Then, Daryl reveals to them all that Carol (Melissa McBride) is alive. She is happy to see them all, receiving hugs and all sorts of love. But also she discovers the baby without Lori, as she and Rick and Carl each share a few tears. Emotionally charged scene with a whole lot going on, which is something Michonne sees and you can tell it affects her. Perhaps this is a group she might someday be able to belong to, in her own mind.


Slippers and a robe on, The Governor (David Morrissey) receives Milton Mamet (Dallas Roberts) at the door. Apparently Mr. Coleman is ready – whoever that is.
At the prison, Michonne reveals Glenn and Maggie were taken and that’s why she had the formula when she arrived. Nobody trusts her, which is understandable. We do because we’re privileged with all the information. Slowly, she reveals the presence of survivors in the town of Woodbury, talking of The Governor and even calling him a “Jim Jones type“.
Swing back to Merle, who has Glenn’s face beat in, bleeding, purple and puffy. Except Glenn is one tough cookie. He warns of Rick coming to find them, what he’ll do. Merle isn’t afraid, but Glenn says: “Weve been on the road. Not hiding in some dungeon.” Problem is he doesn’t know about Andrea, which gives Merle a slight advantage he’ll use in some way.
The plan at the prison is for Rick and a few others to go to Woodbury and find the lost couple. Even the remaining prisoners agree to help, as best they can. Carl and Beth (Emily Kinney) are ready to do their part, too. Everybody is helping and doing what they can. Another brief father-son chat happens between Carl and Rick, starting out surrounding the boy having to finish off his mother; Rick trusts his boy to protect the people at the prison, which is a great thing to see. They end up deciding on a name finally, coming from Carl’s third grade teacher: Judith. A touching moment in between the harshness of their world.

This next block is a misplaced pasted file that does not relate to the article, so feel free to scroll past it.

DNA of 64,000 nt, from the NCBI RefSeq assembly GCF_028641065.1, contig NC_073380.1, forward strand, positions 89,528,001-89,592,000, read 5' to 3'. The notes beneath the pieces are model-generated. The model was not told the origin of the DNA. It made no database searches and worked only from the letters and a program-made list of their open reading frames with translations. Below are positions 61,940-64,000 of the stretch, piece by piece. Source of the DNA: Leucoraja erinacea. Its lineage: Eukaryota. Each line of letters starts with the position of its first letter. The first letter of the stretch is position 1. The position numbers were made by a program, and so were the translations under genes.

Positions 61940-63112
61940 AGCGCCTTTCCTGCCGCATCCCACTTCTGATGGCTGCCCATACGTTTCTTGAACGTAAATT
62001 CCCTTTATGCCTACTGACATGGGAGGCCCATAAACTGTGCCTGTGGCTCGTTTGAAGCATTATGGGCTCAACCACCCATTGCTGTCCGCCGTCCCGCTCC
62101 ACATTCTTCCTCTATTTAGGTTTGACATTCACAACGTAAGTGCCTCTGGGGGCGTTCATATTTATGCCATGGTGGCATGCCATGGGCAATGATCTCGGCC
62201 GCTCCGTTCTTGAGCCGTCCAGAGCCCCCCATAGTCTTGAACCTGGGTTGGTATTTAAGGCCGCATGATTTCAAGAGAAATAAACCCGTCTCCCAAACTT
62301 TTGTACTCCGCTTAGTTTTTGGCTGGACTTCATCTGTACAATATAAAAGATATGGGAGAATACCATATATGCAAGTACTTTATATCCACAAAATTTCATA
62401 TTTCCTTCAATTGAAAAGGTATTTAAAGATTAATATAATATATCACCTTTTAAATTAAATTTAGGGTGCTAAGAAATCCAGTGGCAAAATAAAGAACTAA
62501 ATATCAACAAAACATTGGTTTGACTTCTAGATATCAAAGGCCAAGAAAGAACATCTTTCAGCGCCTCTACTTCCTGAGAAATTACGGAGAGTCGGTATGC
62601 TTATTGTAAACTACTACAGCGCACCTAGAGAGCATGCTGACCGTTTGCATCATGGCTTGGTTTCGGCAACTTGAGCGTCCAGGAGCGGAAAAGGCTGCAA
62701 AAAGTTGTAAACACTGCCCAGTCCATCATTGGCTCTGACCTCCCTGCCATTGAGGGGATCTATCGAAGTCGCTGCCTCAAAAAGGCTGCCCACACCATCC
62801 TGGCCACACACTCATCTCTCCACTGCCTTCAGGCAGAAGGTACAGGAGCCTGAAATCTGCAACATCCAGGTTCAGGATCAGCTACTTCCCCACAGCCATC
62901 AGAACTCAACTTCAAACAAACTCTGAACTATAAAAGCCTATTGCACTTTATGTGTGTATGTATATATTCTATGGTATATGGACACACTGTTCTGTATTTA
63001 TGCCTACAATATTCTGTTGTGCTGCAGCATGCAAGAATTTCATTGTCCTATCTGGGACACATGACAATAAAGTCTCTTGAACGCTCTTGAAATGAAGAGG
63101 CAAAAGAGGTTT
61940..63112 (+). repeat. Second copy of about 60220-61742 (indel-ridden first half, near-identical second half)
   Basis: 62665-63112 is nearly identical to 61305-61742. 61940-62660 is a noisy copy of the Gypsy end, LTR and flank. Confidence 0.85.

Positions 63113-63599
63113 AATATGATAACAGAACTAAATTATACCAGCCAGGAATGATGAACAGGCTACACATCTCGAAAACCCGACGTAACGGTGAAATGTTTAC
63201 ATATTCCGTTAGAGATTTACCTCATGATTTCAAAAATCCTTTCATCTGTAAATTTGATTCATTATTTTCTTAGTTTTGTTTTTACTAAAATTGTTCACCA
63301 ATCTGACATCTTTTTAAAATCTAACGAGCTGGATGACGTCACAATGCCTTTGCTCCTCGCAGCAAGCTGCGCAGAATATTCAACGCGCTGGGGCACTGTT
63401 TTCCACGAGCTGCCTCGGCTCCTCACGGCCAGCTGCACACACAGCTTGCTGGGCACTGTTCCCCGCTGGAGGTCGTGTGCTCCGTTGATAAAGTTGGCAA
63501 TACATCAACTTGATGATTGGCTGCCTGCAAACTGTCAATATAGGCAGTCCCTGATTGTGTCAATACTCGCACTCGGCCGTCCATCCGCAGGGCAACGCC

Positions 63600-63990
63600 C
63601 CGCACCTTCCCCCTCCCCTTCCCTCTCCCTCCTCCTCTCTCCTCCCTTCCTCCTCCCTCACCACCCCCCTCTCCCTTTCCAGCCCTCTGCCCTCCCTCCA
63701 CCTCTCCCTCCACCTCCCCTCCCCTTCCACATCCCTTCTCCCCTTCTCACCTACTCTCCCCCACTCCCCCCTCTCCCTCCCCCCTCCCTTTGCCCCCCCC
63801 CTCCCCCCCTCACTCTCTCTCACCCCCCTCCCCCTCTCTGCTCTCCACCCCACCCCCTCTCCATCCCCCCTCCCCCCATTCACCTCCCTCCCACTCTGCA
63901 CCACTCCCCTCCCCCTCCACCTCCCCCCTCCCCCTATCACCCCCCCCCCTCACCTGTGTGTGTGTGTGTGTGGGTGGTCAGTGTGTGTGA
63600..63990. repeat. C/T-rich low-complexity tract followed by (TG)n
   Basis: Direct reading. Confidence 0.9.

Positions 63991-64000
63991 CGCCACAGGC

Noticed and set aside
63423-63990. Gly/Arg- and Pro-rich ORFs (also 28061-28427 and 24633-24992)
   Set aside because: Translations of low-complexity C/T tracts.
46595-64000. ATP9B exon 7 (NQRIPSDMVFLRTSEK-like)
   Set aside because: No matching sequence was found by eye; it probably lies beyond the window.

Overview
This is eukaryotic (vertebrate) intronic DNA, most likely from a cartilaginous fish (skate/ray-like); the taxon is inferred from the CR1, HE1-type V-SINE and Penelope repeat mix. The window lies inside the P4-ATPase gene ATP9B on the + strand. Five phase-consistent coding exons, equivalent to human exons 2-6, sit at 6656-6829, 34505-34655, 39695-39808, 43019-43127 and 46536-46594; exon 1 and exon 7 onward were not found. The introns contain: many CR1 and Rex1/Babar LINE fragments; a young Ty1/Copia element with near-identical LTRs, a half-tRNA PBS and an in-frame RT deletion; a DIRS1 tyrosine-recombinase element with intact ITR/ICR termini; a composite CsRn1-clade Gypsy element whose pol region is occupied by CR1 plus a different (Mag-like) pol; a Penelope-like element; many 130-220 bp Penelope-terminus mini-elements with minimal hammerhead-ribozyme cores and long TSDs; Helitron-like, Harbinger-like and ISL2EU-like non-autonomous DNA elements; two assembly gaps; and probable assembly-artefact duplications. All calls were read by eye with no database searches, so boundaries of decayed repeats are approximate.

Milton is experimenting in his little lab at Woodbury. The Mr. Coleman he spoke of is a subject they’re using to test where reanimation happens, how it does, and so on. Apparently the older gentleman is doing Woodbury “a great service“, or so The Governor fawns over him. Andrea’s brought in to help things along with Milton, which involves the playing of a record, the slight ringing of a bell and specific commands and statements from Milton. It is all meant to test the boundaries of the zombie virus, the functions of the brain after death and going into the void of the undead. All sorts of scientific stuff Milton hopes to understand. See, Mr. Coleman is dying and they’re trying to figure out more about walkers.
More disturbing things are happening in the room where Glenn is held. Merle lets a walker loose in the room with him. Glenn fights it off, still duct taped to a chair. He manages to bust out slightly and keep the thing from biting him. Very cool scene with an interesting zombie kill, also showing how resourceful Glenn is, and what a survivor he has become over time.